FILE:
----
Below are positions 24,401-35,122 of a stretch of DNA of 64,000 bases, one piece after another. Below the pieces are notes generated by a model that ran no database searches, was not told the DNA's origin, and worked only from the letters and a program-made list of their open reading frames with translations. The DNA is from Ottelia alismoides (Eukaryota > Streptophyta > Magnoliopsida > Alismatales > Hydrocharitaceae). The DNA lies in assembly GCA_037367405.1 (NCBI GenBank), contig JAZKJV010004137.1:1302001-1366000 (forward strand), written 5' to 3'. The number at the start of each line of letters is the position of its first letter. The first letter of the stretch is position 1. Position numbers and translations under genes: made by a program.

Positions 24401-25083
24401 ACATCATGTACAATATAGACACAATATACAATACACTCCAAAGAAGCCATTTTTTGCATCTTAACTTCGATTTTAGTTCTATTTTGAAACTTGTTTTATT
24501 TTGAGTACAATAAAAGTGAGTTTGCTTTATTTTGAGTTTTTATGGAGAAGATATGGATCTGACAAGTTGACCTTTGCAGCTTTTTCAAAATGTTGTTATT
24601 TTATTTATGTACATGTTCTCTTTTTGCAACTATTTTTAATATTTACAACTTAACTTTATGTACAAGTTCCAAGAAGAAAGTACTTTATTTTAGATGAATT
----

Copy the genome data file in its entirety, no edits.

Below are positions 24,401-35,122 of a stretch of DNA of 64,000 bases, one piece after another. Below the pieces are notes generated by a model that ran no database searches, was not told the DNA's origin, and worked only from the letters and a program-made list of their open reading frames with translations. The DNA is from Ottelia alismoides (Eukaryota > Streptophyta > Magnoliopsida > Alismatales > Hydrocharitaceae). The DNA lies in assembly GCA_037367405.1 (NCBI GenBank), contig JAZKJV010004137.1:1302001-1366000 (forward strand), written 5' to 3'. The number at the start of each line of letters is the position of its first letter. The first letter of the stretch is position 1. Position numbers and translations under genes: made by a program.

Positions 24401-25083
24401 ACATCATGTACAATATAGACACAATATACAATACACTCCAAAGAAGCCATTTTTTGCATCTTAACTTCGATTTTAGTTCTATTTTGAAACTTGTTTTATT
24501 TTGAGTACAATAAAAGTGAGTTTGCTTTATTTTGAGTTTTTATGGAGAAGATATGGATCTGACAAGTTGACCTTTGCAGCTTTTTCAAAATGTTGTTATT
24601 TTATTTATGTACATGTTCTCTTTTTGCAACTATTTTTAATATTTACAACTTAACTTTATGTACAAGTTCCAAGAAGAAAGTACTTTATTTTAGATGAATT